Late departures become norm at Midway

Planes departing Midway Airport in November were once again late more often than flights leaving any of the 28 other busiest U.S. airports, according to airline and airport performance data released Tuesday.

Three out of every 10 flights left Midway at least 15 minutes behind schedule in November, according to the U.S. Department of Transportation.

Midway's performance lagged all other major airports, including delay-prone O'Hare International, where 85 percent of departures operated on time in November. O'Hare ranked 10th out of the 29 top airports, the data showed.

Midway also posted roughly the same on-time departure rate, in the low 70-percent range, for the first 11 months of 2010, according to the department's Bureau of Transportation Statistics. That's down from an average of 78 percent of flights leaving on time during the same 11 months in 2009, the report noted.

The problems can be traced to Southwest Airlines, the dominant carrier at Midway. Systemwide, Southwest in November recorded one of the lowest on-time arrival rates, 79 percent, among the busiest airlines. Late arrivals generally lead to late departures.

Bad weather and a large influx of connecting passengers were to blame for Southwest's subpar performance at Midway, Southwest spokeswoman Brandy King said.

Midway has overtaken Phoenix to become the second-busiest airport in Southwest's system, with 208 daily departures. The no-frills carrier, known for its solid on-time performance, is tweaking its schedule to find the best way to manage connecting passengers at Midway, a gateway to popular and often-congested East Coast airports like New York's LaGuardia.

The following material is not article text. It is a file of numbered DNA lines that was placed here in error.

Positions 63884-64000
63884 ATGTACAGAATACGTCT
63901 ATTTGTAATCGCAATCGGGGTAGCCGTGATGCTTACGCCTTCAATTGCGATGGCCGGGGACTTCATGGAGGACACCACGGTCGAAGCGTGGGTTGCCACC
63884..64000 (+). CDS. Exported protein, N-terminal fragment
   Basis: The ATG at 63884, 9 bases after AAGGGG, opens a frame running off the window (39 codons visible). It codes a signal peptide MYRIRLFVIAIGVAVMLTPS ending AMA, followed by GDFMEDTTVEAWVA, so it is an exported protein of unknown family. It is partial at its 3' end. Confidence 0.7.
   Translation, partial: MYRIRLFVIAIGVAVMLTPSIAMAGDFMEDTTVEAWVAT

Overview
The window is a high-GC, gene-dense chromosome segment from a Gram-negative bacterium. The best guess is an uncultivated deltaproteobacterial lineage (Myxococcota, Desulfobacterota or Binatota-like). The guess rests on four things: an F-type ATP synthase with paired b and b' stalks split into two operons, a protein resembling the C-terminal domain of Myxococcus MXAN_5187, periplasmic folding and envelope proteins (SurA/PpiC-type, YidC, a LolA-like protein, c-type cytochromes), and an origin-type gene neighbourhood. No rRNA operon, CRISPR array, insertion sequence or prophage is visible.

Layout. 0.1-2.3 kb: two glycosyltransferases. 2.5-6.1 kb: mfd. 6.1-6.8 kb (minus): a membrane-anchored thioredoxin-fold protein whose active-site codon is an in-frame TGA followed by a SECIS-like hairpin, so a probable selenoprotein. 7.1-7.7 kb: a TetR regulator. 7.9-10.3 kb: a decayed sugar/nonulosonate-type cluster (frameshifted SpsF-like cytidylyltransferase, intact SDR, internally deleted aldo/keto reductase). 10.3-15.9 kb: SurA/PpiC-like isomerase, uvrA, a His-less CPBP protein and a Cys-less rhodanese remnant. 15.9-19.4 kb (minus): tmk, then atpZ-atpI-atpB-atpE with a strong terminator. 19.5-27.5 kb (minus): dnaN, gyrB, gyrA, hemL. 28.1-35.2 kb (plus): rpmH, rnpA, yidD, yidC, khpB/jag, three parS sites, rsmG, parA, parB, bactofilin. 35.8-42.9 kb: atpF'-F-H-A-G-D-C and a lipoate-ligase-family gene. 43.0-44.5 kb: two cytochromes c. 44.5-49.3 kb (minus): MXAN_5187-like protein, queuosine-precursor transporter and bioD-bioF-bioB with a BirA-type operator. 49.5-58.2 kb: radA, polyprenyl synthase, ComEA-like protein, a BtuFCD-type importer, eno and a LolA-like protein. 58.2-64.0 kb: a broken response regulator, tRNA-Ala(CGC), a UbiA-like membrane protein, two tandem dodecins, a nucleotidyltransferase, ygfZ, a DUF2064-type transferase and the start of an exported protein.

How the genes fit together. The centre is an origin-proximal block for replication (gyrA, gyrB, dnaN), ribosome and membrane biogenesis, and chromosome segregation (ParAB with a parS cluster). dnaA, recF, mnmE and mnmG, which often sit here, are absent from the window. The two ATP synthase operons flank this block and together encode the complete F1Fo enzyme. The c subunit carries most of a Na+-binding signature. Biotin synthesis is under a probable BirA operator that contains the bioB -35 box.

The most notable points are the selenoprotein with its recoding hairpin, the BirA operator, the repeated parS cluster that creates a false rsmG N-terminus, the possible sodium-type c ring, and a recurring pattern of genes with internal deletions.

"If it's 15 or 20 minutes that we have to wait for passengers, we will wait for that flight," King added. "We're still trying to find the perfect balance of giving customers a convenient connecting time and, at the same time, finding enough ground time to make their flights depart on time."

United Airlines, based at O'Hare, turned in a 91 percent on-time arrival rate in November -- the second-best among the top 18 airlines monitored in the government's monthly Air Travel Consumer Report. Hawaiian Airlines was No. 1 in November. United ranked No. 3 for arrival performance, at 85 percent, from January through November.

Overall, 78 percent of O'Hare flights, departures and arrivals, were on time in the first 11 months of last year. 

Meanwhile, November was the second straight month that the nation's largest airlines reported no flights sitting on the airfield loaded with passengers for more than three hours, the department said. A new tarmac-delay rule prohibits U.S. airlines operating domestic flights to let aircraft sit on the ground for more than three hours without giving passengers the chance to leave the plane.